Video Ukranian Artist Portrays Putin in an Unusual Way

As Russian President Vladimir Putin was addressing the United Nations in New York last month, he was also being featured in an art exhibition in Washington. It’s not a flattering exhibit. It’s done by a Ukrainian artist in a unique medium. And its creator says it’s not only a work of art - it’s a political statement. VOA’s Tetiana Kharchenko has more.

Video Nano-tech Filter Cleans Dirty Water

Access to clean water is a problem for hundreds of millions of people around the world. Now, a scientist and chemical engineer in Tanzania (in East Africa) is working to change that by creating an innovative water filter that makes dirty water safe. VOA’s Deborah Block has the story.

Video Demand Rising for Organic Produce in Cambodia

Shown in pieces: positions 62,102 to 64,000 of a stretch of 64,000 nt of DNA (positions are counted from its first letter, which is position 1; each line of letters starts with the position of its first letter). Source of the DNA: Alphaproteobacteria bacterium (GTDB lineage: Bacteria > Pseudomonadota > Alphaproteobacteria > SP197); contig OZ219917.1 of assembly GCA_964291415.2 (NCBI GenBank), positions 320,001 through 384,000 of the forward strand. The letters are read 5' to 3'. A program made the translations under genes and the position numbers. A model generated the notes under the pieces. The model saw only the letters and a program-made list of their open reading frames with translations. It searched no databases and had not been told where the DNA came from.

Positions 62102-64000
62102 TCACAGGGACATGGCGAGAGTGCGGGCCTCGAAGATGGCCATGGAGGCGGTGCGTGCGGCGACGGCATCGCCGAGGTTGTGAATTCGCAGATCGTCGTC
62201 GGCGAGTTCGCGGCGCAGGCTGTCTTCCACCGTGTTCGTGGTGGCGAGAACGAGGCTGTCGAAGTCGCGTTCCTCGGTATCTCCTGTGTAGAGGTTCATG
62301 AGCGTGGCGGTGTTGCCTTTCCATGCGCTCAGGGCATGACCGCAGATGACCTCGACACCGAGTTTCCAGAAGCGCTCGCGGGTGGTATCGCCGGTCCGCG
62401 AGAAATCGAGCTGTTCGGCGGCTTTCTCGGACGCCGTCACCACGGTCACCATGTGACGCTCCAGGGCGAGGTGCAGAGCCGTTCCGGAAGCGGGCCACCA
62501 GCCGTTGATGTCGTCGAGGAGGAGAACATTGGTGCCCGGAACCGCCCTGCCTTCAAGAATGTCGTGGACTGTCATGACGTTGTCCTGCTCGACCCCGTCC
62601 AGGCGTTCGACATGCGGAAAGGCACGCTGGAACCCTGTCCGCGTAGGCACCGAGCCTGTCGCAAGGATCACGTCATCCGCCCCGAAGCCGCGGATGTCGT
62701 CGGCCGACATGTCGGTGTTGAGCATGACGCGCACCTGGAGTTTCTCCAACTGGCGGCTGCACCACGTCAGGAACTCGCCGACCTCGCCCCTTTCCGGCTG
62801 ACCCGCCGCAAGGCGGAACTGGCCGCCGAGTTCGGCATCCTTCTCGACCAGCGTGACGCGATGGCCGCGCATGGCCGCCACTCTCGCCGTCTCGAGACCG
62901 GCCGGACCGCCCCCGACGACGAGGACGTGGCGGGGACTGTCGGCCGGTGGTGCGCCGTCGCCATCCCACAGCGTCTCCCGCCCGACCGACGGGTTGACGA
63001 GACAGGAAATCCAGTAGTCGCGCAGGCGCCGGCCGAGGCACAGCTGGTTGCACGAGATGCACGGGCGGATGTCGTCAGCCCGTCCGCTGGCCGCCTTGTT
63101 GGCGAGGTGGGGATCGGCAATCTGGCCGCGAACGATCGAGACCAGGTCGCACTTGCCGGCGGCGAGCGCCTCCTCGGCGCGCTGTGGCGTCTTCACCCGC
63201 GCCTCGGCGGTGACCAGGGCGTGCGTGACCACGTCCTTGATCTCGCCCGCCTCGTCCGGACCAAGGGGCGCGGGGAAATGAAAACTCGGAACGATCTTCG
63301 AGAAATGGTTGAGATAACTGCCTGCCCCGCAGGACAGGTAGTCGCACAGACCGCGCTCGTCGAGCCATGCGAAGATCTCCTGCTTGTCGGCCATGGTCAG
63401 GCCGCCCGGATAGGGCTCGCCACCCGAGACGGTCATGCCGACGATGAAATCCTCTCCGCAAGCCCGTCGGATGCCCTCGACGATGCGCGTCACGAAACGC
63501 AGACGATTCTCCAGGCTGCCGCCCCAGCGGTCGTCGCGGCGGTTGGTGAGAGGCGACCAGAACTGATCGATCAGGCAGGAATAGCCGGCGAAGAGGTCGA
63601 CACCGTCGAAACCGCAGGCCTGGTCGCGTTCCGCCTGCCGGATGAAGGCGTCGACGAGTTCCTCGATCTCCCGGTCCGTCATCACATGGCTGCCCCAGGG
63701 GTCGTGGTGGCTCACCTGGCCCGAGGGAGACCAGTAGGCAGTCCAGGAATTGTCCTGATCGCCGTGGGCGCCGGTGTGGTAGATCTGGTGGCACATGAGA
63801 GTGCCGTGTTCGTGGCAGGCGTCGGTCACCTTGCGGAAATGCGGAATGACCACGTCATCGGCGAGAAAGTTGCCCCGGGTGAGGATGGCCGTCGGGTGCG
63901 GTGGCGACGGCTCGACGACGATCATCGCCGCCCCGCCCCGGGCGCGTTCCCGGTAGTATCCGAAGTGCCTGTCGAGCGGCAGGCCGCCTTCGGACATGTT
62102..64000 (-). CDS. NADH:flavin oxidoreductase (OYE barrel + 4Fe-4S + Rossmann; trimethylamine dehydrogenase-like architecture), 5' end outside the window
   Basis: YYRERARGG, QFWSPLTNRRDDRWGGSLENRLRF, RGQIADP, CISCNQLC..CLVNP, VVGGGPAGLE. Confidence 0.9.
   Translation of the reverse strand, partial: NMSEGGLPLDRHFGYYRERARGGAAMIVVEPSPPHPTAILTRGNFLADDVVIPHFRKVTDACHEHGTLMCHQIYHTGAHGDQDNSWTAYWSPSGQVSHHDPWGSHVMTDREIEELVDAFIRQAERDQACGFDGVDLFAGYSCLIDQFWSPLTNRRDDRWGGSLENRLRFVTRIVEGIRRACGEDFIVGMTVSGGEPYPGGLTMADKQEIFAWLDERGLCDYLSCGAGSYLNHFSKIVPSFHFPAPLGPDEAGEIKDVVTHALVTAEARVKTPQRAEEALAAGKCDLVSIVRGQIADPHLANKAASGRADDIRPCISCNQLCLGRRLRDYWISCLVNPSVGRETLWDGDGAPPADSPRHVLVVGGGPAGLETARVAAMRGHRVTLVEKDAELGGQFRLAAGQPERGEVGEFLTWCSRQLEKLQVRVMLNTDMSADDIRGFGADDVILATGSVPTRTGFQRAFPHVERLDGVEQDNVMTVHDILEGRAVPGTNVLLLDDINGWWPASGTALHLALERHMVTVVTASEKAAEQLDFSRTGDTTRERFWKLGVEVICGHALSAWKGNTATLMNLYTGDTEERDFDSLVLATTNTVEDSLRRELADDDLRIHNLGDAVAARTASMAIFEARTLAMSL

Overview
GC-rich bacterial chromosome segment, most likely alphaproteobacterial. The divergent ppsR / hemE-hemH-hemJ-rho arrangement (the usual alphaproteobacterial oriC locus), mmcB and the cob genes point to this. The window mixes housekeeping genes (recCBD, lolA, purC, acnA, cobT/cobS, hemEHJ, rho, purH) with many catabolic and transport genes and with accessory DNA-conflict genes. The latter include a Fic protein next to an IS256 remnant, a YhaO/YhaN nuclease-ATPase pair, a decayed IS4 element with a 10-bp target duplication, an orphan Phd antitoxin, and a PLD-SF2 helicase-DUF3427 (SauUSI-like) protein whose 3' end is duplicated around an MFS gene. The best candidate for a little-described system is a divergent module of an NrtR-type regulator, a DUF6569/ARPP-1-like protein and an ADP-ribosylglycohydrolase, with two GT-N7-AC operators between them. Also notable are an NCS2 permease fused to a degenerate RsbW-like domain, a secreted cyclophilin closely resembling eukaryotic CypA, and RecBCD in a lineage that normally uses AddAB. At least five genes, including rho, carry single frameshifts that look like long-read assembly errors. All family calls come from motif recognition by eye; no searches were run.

In Cambodia, where rice has long been the main cash crop, farmers are being encouraged to turn to vegetables to satisfy the growing demand for locally produced organic farm products. Daniel de Carteret has more from Phnom Penh.

Video Botanists Grow Furniture, with Pruning Shears

For something a bit out of the ordinary to furnish your home, why not consider wooden chairs, crafted by nature, with a little help from some British botanists with an eye for design. VOA’s Jessica Berman reports.

VOA Blogs